Senior Scholar in Aging Award - Application Procedures

The Ellison Medical Foundation Senior Scholar program is designed to support established investigators working at institutions in the U.S. to conduct research in the basic biological and basic biomedical sciences relevant to understanding lifespan development processes and age-related diseases and disabilities. The award is intended to provide significant support to allow the development of new, creative research programs by investigators who may not currently be conducting aging research or who wish to develop new research programs in aging. The Foundation particularly seeks to stimulate new research that has rigorous scientific foundations but is currently inadequately funded, either because of its perceived novelty, high risk, or because it is from an area where other "traditional" research interests absorb most funding.

Areas of interest include, but are not limited to

  • Structural biology
  • Molecular genetics
  • Studies with model systems ranging from lower eukaryotes to humans
  • Inquiries testing the relevance of simpler models to human aging
  • Genetic epidemiology of aging; candidate longevity genes
  • Aging in the immune system
  • Host defense molecules in aging systems
  • Mechanisms of free radical induced cell aging
  • Mechanisms of aging in various differentiated cell populations
  • Gene/environment and gene/gene interactions
  • Integrative physiology
  • New approaches to age-modulated disease mechanisms

Overview

Senior Scholar awards are for up to $150,000 direct costs per year, plus full indirect costs, for four years and are non-renewable. Potential Senior Scholars apply initially by submitting a Letter of Intent. Those selected to submit a full application will be notified and provided with necessary application materials and instructions. Note: Any interested researcher may submit a Letter of Intent for the 2013 Senior Scholar in Aging award competition; however, current or past Senior Scholar Awardees are not eligible.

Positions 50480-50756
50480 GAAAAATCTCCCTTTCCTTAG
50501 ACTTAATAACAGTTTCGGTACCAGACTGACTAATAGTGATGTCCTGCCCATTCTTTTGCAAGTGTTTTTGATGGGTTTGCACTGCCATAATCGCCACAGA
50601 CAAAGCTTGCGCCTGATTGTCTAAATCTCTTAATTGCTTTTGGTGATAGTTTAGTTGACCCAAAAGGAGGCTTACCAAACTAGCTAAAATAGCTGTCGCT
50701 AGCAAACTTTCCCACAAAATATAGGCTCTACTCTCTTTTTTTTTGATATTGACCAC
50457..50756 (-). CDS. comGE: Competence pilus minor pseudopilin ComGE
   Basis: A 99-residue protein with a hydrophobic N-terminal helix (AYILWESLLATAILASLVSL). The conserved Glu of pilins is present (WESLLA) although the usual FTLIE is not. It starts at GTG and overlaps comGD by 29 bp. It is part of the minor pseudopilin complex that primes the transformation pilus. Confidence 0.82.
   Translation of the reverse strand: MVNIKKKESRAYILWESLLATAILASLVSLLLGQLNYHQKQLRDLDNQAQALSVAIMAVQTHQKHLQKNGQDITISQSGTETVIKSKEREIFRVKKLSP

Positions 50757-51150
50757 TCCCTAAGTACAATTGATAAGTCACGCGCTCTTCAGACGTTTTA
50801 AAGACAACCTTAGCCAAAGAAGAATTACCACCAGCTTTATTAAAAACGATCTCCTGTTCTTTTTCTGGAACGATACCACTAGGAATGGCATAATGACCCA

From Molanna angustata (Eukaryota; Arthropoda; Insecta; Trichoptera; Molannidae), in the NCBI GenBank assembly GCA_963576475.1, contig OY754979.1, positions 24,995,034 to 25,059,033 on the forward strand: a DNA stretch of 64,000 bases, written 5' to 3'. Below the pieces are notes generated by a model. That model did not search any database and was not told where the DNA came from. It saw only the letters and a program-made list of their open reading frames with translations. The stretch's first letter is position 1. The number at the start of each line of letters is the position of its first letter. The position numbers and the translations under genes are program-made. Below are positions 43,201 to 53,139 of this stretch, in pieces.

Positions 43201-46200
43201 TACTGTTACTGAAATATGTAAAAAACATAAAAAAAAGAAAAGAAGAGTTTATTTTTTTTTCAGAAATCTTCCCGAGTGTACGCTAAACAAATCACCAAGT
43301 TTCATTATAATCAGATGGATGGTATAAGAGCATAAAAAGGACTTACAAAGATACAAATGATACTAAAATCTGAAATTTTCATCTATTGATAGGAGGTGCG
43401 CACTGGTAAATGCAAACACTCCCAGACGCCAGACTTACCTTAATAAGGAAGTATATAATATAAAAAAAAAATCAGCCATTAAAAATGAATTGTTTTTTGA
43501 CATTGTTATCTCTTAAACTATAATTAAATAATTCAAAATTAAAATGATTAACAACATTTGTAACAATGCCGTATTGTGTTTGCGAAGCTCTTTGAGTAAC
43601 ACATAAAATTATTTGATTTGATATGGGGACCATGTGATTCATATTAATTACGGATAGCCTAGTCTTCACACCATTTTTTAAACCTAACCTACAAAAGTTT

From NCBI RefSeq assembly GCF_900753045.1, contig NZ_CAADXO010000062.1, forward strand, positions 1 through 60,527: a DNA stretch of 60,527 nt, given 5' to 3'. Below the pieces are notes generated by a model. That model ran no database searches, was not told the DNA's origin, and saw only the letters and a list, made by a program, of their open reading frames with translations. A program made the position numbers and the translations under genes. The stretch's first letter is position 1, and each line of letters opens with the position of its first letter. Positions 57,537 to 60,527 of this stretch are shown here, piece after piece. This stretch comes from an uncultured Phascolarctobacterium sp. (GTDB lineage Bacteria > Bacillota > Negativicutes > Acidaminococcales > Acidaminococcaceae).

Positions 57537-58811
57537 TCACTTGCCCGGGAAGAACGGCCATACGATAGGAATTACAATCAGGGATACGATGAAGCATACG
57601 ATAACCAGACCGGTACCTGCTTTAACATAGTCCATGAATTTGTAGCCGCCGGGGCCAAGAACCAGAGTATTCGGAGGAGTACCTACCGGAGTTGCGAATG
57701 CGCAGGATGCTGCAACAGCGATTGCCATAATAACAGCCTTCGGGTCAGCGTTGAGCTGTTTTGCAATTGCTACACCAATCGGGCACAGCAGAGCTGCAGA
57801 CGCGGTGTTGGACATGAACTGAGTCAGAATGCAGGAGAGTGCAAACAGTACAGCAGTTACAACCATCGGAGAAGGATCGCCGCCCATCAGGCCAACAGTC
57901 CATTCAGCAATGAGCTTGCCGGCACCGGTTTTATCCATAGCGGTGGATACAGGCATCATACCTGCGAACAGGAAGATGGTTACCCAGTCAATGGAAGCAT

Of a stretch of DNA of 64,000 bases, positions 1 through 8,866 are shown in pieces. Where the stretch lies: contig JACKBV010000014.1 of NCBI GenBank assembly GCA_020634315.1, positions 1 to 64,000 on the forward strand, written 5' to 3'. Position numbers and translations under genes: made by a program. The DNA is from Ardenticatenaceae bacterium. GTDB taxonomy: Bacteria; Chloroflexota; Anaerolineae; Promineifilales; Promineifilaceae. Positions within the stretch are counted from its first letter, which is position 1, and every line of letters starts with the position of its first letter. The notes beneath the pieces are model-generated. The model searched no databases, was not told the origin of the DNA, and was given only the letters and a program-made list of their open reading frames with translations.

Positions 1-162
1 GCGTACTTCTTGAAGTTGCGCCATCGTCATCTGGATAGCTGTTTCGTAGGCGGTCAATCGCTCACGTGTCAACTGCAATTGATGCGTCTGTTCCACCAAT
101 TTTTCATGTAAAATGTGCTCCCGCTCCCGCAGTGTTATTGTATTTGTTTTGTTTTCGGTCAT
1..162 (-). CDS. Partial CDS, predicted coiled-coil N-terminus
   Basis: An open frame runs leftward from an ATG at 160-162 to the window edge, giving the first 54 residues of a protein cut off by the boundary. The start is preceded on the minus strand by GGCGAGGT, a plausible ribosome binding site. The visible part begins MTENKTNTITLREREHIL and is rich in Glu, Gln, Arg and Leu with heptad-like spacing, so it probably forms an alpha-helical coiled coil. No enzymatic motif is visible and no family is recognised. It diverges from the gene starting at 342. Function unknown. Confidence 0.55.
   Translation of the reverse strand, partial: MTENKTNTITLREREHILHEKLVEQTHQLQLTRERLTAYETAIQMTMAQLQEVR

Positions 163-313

The following file may be downloaded and used as a guide to prepare your letter of intent. Instructions for the 2013 Senior Scholar Letter of Intent

You must complete your Senior Scholar Letter of Intent ONLINE at:
http://www.cybergrants.com/emf/senior_scholar_loi. Online submissions will be accepted after December 1, 2012.

Letters of Intent are due by March 7, 2013 (online submissions must be completed by 11:59 p.m. Eastern Standard Time).

Those invited to submit a full application on the basis of their Letter of Intent will be notified of their selection and provided with application instructions in mid-June, 2013. The Senior Scholar full applications will be due in July, 2013.

Senior Scholar awardees will be notified in mid-August, 2013.

The earliest possible start date of the award is dependent on completion of the award agreement with the grantee institution.

Eligibility

Established investigators employed by US 501(c)(3) institutions, colleges, universities or non-profit research organizations are eligible to apply. Any interested researcher may submit a Letter of Intent for the 2013 Senior Scholar in Aging award competition; however, current or past Senior Scholar Awardees are not eligible to apply. There is no limit to the number of Senior Scholar letters of intent that may be submitted from any one institution.